While those in health care strive to “do no harm,” unfortunately, for many people, the care they receive in a clinic or hospital may be different or inadequate to meet their needs.
Health care systems have been designed by and for a singular perspective or type of person, explains Rosemary Thomas, MPH (she/her), director of operations for the Penn Medicine Center for Health Equity Advancement and associate director for Penn’s Program for LGBTQ Health.
“If your needs or experiences in the world are different than this perspective, accessing health care is at the minimum difficult and oftentimes perpetuates harm and inequity,” Thomas shares.
Gender diverse — an umbrella term for those with transgender or non-cisgender identities — people may experience disparities when it comes to both health care (issues with access to and quality of care) and health (outcomes) — largely due to historic and current systemic exclusion, discrimination, and marginalization. These disparities are also compounded by structural racism in medicine and inequities in access based on income status.
For example, a large survey by Lambda Legal found that 70 percent of transgender respondents had experienced serious discrimination in health care, such as refusal of care, the use of harsh language, being treated differently, or in some cases, being physically rough. What’s more, about 90 percent of respondents experienced one or more barriers to care. And in nearly every category, people of color and/or those with low income reported experiencing a higher proportion of discriminatory and sub-standard care.
One of the biggest barriers reported by gender diverse individuals is lack of access to care due to limited providers who are sufficiently knowledgeable on gender affirming medicine. Other barriers within health systems include gendered policies or practices (such as gender segregated changing rooms for outpatient procedures), limited abilities by electronic health records to collect affirming information about a patient’s gender identity, and lack of routine education related to gender diversity.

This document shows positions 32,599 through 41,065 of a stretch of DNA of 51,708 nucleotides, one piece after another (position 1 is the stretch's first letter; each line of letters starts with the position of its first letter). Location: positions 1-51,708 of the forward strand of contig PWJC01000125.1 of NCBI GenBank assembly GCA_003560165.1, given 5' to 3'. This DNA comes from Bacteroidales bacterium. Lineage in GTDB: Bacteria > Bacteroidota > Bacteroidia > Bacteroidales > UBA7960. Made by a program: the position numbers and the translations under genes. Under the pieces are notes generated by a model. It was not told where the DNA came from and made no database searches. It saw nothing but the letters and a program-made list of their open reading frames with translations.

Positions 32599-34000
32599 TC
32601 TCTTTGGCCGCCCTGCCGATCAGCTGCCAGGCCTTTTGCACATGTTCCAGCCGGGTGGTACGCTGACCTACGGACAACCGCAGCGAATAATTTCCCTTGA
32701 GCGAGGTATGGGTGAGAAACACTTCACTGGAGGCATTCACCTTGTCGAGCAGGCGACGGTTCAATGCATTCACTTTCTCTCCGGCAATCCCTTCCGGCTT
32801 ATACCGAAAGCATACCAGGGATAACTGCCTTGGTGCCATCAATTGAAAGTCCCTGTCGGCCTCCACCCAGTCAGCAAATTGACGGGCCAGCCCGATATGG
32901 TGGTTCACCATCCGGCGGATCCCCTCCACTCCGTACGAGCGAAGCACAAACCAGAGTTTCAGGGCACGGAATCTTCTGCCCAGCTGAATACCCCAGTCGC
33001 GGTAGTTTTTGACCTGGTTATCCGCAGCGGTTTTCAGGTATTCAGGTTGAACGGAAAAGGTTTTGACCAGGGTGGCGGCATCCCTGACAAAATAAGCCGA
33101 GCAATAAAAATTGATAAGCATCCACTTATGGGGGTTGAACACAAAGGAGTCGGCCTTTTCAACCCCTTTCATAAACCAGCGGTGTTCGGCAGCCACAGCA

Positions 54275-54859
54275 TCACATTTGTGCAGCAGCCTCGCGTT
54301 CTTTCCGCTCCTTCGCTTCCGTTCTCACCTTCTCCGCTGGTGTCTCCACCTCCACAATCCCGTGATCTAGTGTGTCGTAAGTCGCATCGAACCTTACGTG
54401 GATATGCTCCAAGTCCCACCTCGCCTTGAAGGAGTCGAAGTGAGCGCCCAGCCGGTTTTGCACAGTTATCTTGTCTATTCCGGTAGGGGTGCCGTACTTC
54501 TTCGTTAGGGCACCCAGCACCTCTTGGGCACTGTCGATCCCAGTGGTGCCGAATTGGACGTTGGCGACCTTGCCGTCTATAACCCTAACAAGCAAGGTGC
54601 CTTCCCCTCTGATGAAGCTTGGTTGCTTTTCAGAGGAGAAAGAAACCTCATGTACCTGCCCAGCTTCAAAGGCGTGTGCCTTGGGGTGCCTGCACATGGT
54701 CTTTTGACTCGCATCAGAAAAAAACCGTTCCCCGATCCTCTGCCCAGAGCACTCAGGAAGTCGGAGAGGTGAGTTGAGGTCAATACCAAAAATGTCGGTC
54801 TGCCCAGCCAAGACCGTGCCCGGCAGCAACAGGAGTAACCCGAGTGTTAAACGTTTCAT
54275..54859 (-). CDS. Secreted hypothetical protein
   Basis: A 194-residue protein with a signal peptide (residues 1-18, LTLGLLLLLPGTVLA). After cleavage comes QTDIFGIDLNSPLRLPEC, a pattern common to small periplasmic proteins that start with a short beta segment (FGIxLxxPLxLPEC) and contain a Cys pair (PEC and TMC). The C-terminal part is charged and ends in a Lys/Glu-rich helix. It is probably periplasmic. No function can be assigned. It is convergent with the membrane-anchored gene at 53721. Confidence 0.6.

Initiatives like Penn Medicine’s Program for LGBTQ Health and the Transgender Patient Advocate Program aim to make the health care experience a smoother, less stressful time, while making access to care easier.
LZ Mathews (they/them), patient navigator for the LGBTQ Health Program and a transgender patient advocate, sees their role as one which helps ensure that each patient is being respected as a fuller person — from gender affirming care (a range of social, psychological, behavioral, and medical care which supports a person’s gender identity) to making sure everyday care needs are met.
“As a patient navigator, I work primarily with trans and gender diverse clients to navigate the health system in ways that respect their connection to affirming care,” explains Mathews, who is also a master of social work student with Penn’s School of Social Policy & Practice. “At the same time, I’m trying to assist with improving access and removing barriers throughout the health system.” These efforts include advocacy with providers and improving how information is accessed online, for example.
Advocating for Trans Patients
“The patient advocate program exists because many gender diverse folks have negative experiences accessing care and during the provision of care,” says Thomas. “Health care systems are also complex and can be extremely challenging to navigate. While we are working toward a state where gender affirming care is routine, trying to identify a provider or practice that will affirm a person’s identity while also providing the high quality care they are seeking can be difficult.”